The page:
"We want to show that we are serious with our criticism," foreign ministry spokesman Martin Schäfer told reporters.
"We expect the ambassador to pass on our message immediately to the Ukrainian government." He added that Germany would stress its objections to draconian anti-protest laws Ukraine passed last week.
"We hope and assume that the government and the opposition have recognised that violence is senseless and that any new escalation with more casualties will not bring about anything good for Ukraine," he said.
We support the efforts of the European Union to encourage dialogue in Kiev." Schäfer said Foreign Minister Frank-Walter Steinmeier had spoken with his Ukrainian counterpart, Leonid Kozhara, and opposition leader and world boxing champion Vitali Klitschko earlier Friday.
In the talks with Kozhara, Steinmeier "asked him to stop the use of force against peaceful protesters."
Schäfer later acknowledged that some demonstrators had also engaged in violence and urged both sides to refrain from such acts. Klitschko took part in emergency talks late Thursday with President Viktor Yanukovych that failed to end Ukraine's worst crisis since its 1991 independence.
German Chancellor Angela Merkel spoke by telephone Thursday with Yanukovych and called on him to repeal the legislation barring demonstrations that have fuelled the most recent clashes.
Merkel had told reporters earlier that Ukraine must safeguard the lives of demonstrators but rejected calls for fresh sanctions against Kiev.
Chancellor Angela Merkel had already phoned Ukrainian President Viktor Yanukovych to ask him to repeal draconian anti-protest laws that have fuelled clashes between protesters and police in Kiev, her office said on Thursday.
In a telephone call, "the chancellor made a pressing appeal to the president to start serious dialogue with the opposition and to reach concrete results, including... the repeal of the laws... which limit citizens' rights," a statement said.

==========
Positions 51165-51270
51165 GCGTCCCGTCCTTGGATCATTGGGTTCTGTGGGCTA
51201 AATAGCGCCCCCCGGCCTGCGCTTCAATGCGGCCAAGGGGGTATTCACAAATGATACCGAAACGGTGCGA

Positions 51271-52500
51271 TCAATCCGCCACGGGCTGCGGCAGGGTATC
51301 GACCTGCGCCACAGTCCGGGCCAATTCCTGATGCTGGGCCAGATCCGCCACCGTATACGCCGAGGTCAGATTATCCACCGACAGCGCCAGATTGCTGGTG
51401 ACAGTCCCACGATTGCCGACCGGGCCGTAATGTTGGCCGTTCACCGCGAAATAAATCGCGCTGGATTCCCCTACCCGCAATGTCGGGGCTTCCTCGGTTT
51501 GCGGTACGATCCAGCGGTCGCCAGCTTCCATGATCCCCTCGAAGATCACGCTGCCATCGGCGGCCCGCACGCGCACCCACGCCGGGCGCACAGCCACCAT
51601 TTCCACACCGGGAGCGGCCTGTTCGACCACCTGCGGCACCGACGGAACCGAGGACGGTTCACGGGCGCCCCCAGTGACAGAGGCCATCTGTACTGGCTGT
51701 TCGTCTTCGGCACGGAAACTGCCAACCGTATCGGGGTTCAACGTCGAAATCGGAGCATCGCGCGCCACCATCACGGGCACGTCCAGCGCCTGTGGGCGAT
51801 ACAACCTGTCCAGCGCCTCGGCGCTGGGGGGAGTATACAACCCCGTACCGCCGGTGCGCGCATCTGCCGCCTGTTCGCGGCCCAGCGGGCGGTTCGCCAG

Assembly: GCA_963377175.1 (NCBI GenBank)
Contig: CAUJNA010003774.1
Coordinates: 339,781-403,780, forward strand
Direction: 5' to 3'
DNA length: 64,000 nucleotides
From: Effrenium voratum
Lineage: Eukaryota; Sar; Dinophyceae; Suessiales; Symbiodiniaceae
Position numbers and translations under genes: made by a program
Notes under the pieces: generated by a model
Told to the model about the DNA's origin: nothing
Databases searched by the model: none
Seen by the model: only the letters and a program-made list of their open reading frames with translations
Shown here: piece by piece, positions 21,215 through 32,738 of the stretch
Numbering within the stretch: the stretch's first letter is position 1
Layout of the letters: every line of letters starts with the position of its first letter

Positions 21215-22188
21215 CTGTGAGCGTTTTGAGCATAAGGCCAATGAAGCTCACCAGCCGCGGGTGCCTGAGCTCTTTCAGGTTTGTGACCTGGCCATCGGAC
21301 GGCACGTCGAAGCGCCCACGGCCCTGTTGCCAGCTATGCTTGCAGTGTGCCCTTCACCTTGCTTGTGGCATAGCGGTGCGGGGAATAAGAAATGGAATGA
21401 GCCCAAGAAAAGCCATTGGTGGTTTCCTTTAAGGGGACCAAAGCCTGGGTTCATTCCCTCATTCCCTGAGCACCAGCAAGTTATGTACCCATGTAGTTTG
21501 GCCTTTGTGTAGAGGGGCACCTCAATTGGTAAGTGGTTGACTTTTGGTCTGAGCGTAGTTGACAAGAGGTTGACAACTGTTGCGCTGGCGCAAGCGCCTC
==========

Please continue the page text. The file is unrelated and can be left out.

Merkel said earlier on Thursday that Ukraine must safeguard the lives of pro-EU demonstrators following deadly clashes with security forces, but she rejected calls for fresh sanctions against Kiev.
The chancellor sharply condemned the violence, which activists say has left five dead, as well as new Ukrainian legislation barring protests, as the EU debates possible reprisals.
"We expect the Ukrainian government to ensure basic rights - particularly the possibility to stage peaceful demonstrations, to protect lives, and that violence not be used," she told reporters after a cabinet meeting, in which she also confirmed the G8 summit in 2015 will be held in southern Bavaria at Schloss Elmau.
Merkel said Berlin was "extremely concerned and shocked" by Ukraine "rushing through" laws that "question these basic freedoms".
"That is why the German government will work hard to ensure that something that is a basic right, namely the right to demonstrate, can be exercised by the Ukrainian opposition," she said.
"We call for talks between the Ukrainian government and the opposition and I stress once again that it is the responsibility of any government to ensure the possibility of peaceful freedom of expression and that this is, in our view, not possible in Ukraine at the moment or not sufficiently possible," she added.
But Merkel said she and Foreign Minister Frank-Walter Steinmeier opposed sanctions for the moment.
"We spoke about it and the foreign minister and I believe that sanctions are not currently the order of the day," she said.
"We are in contact with opposition forces via various channels and seeing what Germany can do for now."
The Ukrainian opposition has said President Viktor Yanukovych must agree to three key demands - the holding of snap presidential elections, the resignation of the government and the annulment of anti-protest laws passed last week - for a compromise to be reached.
It agreed Thursday to observe an eight-hour truce with security forces but threatened to go on the attack if the government failed to agree concessions.
The head of the European Union executive, Jose Manuel Barroso, warned Ukraine on Wednesday of "possible" reprisals after the deaths of the protesters but stopped short of announcing sanctions.
Asked to elaborate on potential retaliation, Barroso said it was "premature" to decide on a course of action which would need to be approved by all 28 European Union member states.